MITIGATION AND REMEDIATION 181 dispersants, bioremediation, mechanical recovery, and protective procedures. This study should assist in formulating critical questions that should be answered by appropriate field tests. This study should require 2 person-years of effort, and should be cognizant of work carried out on this theme in Canadian and Norwegian waters. Alternative: None recommended. Conclusion 6: Because of He difficulty of getting permits to apply of} to shorelines or to spill of! in open water, most spill effects studies have been part of larger programs to study Me effects of accidental spills, or "spills of opportunity.'' Although much valuable information has been gained, Were frequently is no opportunity for rigorous science avid adequate control or reference sites to detect Be effects of Be spill or the control/cleanup mesons used. Also, resources needed to conduct proper scientific studies (boats, aircraft) are in demand to perform Be cleanup and control. Experimental spills are planned in advance, and can be controlled. Reference sites and tile number of replicate samples and plots are deter- mined in advance. Recommendation 6: MMS should be a major participant In the design and completion of one or more experimental of! spills in the general area of the Ch~chi and Beaufort seas. We believe Cat experimental spills are essential because they can contribute to Be scientific understanding of processes, and fill data gaps, about Be interaction of ice and oil. These tests also can contribute to accurate assessments of the abilities and limits of countermeasures, and remediation and restoration procedures. The data from recent tests should be evaluated. Carefully controlled field tests would be an in- valuable extension of such work into a realistic environmental setting. Experimental spills also are essential in the training of local industry and community spill teams. The performance of spill response teams cannot be expected to be excellent if Key are never permitted to practice using real oil. Also, preimpact data could not be collected without an experimental spill and would prevent proper evaluation of spill, control, and cleanup effects. An estimate of tile cost of an investigation of an experimental shoreline spill would be $! million to $~.5 million per year, carried
182 OCS DECISIONS: ALASKA out at years 0, 1, 2, 3, and 5. An open-water or ice spill investigation carried out for 1 year might cost $1 million to $2 million; a 2-year investigation would probably be needed. This activity would require 3 person-years per year for the shoreline investigation, and 4 person- years per year for an open water-ice spill trial. Altemative: None recommended. Conclusion 7: Outside Me U.S., the individual agencies and companies involved in arctic exploration and development are conducting experimental spill studies wig little interaction wig MMS. Recommendation 7: Institute cooperative research panning and furring of expenmental spid shies. We generally recommend fewer, more comprehensive projects rawer than a large number of small projects. SpiDs should be used for a variety of purposes simultaneous- ly (research, evaluation of countermeasures technology, training) and supported cooperatively by federal and state agencies and industry. Alternative: None recommended. Conclusion S: It is essential Cat EISs be current wig state and federal legislation. Recommendation S: Ensure thm ElSs reflect the new fedleral and state legislation. Regulatory requirements greatly influence requ~re- ments for of} spill preparedness and response. This would require l/2 person-year. Conclusion 9: MMS's approach to mitigation and remediation project selection has largely been from Me "bottom up." Useful information has been obtained from these studies. MMS should now focus its mitigation and remediabon aches on He most critical potential sources of environmental damage. The discussion in Chapter 6 clearly identifies Cat ~adidonal knowledge should be used in study design and consulted for lease decisions. Recommendation 9: Take a top~own approach, i. e., an approach in which an overall scientific vision or framework influences the
MITIGATION AND REMEDlATlON 183 studies program, in selecting mitigation am remediation studies to be corrected. It is now opportune for MMS to make a transition to "top- down" sh~ies that are critically targeted to specific industry activities. Ibis approach should optimize the chances that, with limited funding, support will be given to projects that would contribute significantly to environmentally safe, efficient, and timely development of offshore resources. These studies should be integrated with continuing long- term studies of Arctic ecosystems and processes. There should be no increment resource requirement to implement this recommendation. It will be more cost effective to fund lower-level, long-term studies using disciplinary experts than to respond sequentially to crises. This latter approach is financially exorbitant, politically costly, and does not create a positive working relationship between agencies and the affected public. Alternative: Research will be in response to crises and the resultant high-cost, short-term studies will be relatively ineffective. Conclusion 10: Most of MMS's research on oil spills associated with lease sales has focuses! on documenting potendal effects rather than on preventing them or minimizing their consequences. MMS does have a program on countermeasures that is not associated with its lease sale programs, and this program has contributed valuable information about in-situ burning and Me use of dispersants and other chemical agents. Recommendation 10: Develop specific countermeasures to minimize the effects of arctic spills. The next step is to look at particular lease- sale areas and develop specific countermeasures. More research is needed on in-situ burning on ice, in ice, and on cold water. The ecological tradeoffs involved in using cold-water dispersants need to be evaluated and compared with other spill control technologies in We Arctic. The effectiveness of mechanical recovery systems should be evaluated uglier arctic conditions. Shoreline cleanup and remediation, including bioremediation methods, also should be studied. This effort, shared with other organizations, might have a cost to MMS of $5 million and require 3-5 years to implement. Alternative: None recommended.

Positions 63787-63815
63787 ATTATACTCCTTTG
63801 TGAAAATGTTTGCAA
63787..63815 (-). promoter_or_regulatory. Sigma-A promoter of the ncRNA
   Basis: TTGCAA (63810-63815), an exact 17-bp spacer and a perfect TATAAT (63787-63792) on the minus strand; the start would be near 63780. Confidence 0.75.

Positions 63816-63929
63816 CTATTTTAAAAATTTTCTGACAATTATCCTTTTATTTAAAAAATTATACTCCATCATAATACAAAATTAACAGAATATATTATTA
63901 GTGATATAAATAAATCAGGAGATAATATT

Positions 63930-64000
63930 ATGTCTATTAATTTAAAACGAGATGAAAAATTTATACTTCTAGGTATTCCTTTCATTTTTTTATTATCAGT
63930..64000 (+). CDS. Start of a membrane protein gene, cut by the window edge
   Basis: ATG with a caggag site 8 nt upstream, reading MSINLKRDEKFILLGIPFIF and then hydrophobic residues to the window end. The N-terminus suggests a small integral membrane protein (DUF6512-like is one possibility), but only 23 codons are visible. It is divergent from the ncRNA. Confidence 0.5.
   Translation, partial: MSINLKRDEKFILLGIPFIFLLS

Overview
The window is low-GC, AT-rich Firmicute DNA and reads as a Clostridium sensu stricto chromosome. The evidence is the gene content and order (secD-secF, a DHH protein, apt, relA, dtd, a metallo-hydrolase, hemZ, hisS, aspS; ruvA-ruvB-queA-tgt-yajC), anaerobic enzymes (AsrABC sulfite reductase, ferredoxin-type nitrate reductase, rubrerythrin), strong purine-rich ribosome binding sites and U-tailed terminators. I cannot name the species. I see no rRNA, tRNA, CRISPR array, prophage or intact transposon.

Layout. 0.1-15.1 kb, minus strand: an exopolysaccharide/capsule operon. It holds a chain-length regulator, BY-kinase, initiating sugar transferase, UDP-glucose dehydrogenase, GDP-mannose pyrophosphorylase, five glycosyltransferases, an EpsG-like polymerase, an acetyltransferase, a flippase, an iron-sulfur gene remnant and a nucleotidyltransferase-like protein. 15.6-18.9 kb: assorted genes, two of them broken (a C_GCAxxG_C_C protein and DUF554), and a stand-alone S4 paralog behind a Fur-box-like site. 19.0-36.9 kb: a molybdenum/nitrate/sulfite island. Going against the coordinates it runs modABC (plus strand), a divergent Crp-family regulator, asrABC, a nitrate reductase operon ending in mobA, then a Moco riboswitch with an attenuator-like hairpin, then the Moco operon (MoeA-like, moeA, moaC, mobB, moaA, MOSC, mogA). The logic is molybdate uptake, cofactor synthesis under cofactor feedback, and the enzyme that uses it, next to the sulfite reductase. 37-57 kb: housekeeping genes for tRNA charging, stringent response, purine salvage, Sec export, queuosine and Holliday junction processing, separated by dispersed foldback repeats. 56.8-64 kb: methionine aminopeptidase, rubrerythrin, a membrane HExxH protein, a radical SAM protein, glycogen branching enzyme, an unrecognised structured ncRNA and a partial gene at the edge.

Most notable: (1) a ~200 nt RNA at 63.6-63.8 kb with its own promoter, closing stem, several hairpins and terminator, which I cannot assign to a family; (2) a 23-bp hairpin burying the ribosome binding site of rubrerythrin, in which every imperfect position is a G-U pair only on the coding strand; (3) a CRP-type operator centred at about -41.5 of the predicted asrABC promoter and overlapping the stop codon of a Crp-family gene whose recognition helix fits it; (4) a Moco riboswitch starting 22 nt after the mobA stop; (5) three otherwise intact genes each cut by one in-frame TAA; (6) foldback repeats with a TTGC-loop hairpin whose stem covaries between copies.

184 OCSDEClSIONS: ALASKA Conclusion 11: Gaps still exist in fate, behavior, and effects data bases; therefore, the accuracy of models used is dubious. Recommendation 11: Fate, behavior, aM effects studies are needed both tofid ~ gaps for arctic environments and to improve or verify models. Experimental spills are He preferred way to acquire this information, but spills of opportunity also should be studied as appropriate and a science response plan should be developed to take advantage of Be study opportunities Key provide. More work is needed on developing and verifying models Cat assess fate, behavior, and effects of spills. Models should always be compared wad field data and refined accordingly. The financial cost of this effort might be $! to $~.5 million; duration cannot be estimated because Be committee cannot know when Be opportunity might arise. Alternative: None recommended. Conclusion 12: MMS has not fully apprised Norm Slope Borough communizes and oil industry operators of its research, nor has it encour- aged Weir participation in development of research programs. Recommendation 12: North Slope Borough communities and of! industry operators should be kept informed about the progress of MMS research on of! spill response and other scientific studies and, as much as possible, participate in the development of research programs. Alternative: None recommended. Conclusion 13: The Alaska OCS oil and gas leasing process suffers from Be same sort of environmental gridlock found in over regions. Recommendation 13: MMS needs to review st~ies on "environmen- tal gridlock" and incorporate lessons from these studies into the dEecision-rr~ng process. These studies demonstrate that development of a process based on mutual trust is an integral component of tile solution. This process requires a genuine sharing of power, a sincere effort to seek accommodation with local groups, and should begin wid a recognition dial many answers about lease-stage and development- stage impacts are not yet known.
MmGAlION AND REMEDIAT1ON 185 If properly implemented, such an approach could permit MMS to work cooperatively with affected groups in a good-fai~ effort to develop relevant answers where possible and to develop mutually acceptable procedures for dealing why residual and unavoidable uncertaindes where answers are not likely within a reasonable period and at reasonable cost. Alternative: None recommended.